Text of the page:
Letter to the Editor: Economics play key role in education


Saturday, November 18, 2017

We need to be completely honest with ourselves: our local schools are failing our low-income children. I have great respect and deep admiration for our teachers and school administrators who are pouring everything they have into the education of our children on a daily basis – they are heroes. But with that said, something is broken and it is at a crisis point.

Much has been said recently about the academic performance at Williford Elementary, and while everyone is busy searching for the right person to blame, there are some important and significant truths to be faced.

First, we are going to have to come to the point as a community when we are willing to verbalize and own the fact that our low-income children come to school with significantly different needs than kids from higher-income families. Many of our low-income children are living in stressful and unsafe environments. These children witness things on a regular basis that children should not witness. Many of them have to move residences multiple times per year, live in substandard housing, or suffer homelessness. Many struggle with food insecurity and poor nutrition. Further, due to lack of resources and parental support, low-income kids generally do not engage in early learning experiences that other children are privileged to undertake.

It seems clear that we need to provide a more intensive level of support in order for low-income children to be successful academically. However, in some ways, we are working in the opposite direction. For example, schools that are located in our low-income neighborhoods (e.g., Williford, D.S. Johnson, Baskerville) have a much harder time attracting experienced teachers. As a result, positions at these schools are often filled by first-year, lateral-entry teachers, and therefore, our kids who need the most support are lacking the best support – better qualified teachers – to give them the help they need. It makes sense to, financially and otherwise, incentivize our most qualified teachers to teach at the schools that need them the most.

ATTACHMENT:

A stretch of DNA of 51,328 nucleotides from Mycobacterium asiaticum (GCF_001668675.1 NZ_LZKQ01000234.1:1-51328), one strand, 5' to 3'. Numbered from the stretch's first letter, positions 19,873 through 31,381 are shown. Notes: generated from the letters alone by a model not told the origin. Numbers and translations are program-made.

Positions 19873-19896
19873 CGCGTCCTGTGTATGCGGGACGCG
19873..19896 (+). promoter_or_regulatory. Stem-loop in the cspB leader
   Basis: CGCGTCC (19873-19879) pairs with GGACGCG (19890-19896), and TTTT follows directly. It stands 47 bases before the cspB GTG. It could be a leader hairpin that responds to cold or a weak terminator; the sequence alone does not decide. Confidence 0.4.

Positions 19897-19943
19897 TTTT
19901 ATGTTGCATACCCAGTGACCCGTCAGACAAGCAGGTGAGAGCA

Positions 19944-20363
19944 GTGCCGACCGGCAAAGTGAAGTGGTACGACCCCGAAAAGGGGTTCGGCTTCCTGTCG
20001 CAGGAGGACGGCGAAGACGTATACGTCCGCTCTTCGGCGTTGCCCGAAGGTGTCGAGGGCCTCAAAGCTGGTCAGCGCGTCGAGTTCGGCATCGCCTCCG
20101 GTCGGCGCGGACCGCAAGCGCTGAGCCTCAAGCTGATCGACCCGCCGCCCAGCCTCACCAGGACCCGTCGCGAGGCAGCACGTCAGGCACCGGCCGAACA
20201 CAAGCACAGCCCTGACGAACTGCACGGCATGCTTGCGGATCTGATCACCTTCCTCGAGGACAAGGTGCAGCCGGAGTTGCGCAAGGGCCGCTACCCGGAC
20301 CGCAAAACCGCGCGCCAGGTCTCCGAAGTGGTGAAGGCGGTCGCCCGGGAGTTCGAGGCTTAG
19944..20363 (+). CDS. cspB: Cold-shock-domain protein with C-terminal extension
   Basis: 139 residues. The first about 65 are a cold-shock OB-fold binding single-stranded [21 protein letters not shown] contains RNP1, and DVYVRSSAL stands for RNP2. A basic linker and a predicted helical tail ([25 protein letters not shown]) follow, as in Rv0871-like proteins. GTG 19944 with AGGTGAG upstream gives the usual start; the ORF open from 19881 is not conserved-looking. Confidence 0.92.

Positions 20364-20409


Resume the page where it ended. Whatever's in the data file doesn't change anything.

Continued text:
Second, we must seek out successful models for educating low-income children around the country. Education experts such as Eric Jensen, Ron Clark, Geoffrey Canada, and a host of others have been successfully attacking this issue for years. We need to be willing to take risks by piloting innovative approaches in our failing schools.

Third, we have to look at strategic models from other parts of the country for converting our low-income neighborhoods into mixed-income neighborhoods. It’s not an easy task, but it can be done – it already has been in many areas.

Low parental involvement at Williford is certainly one reason for poor academic performance. However, parental involvement is directly related to the economics of the neighborhood. For example, a single mom who is working two or three part-time jobs to make ends meet cannot be there to help with homework or attend PTSO meetings. The truth is that as long as we have neighborhoods that are entirely made up (or almost entirely made up) of people living below the poverty line, we will have schools that struggle.

A host of great things potentially start to happen when a neighborhood becomes a mixed-income neighborhood: Businesses start to consider locating there; crime rates decrease; schools improve; and (if developed the right way) neighbors without resources develop connections to neighbors with resources and begin to discover pathways out of poverty.

Rocky Mount is a great and giving community, and with God’s help and by His grace, we can get to where we need to be. The biggest question is not “how do we do it?” – it’s “do we actually care enough?”


Executive Director

Peacemakers of Rocky Mount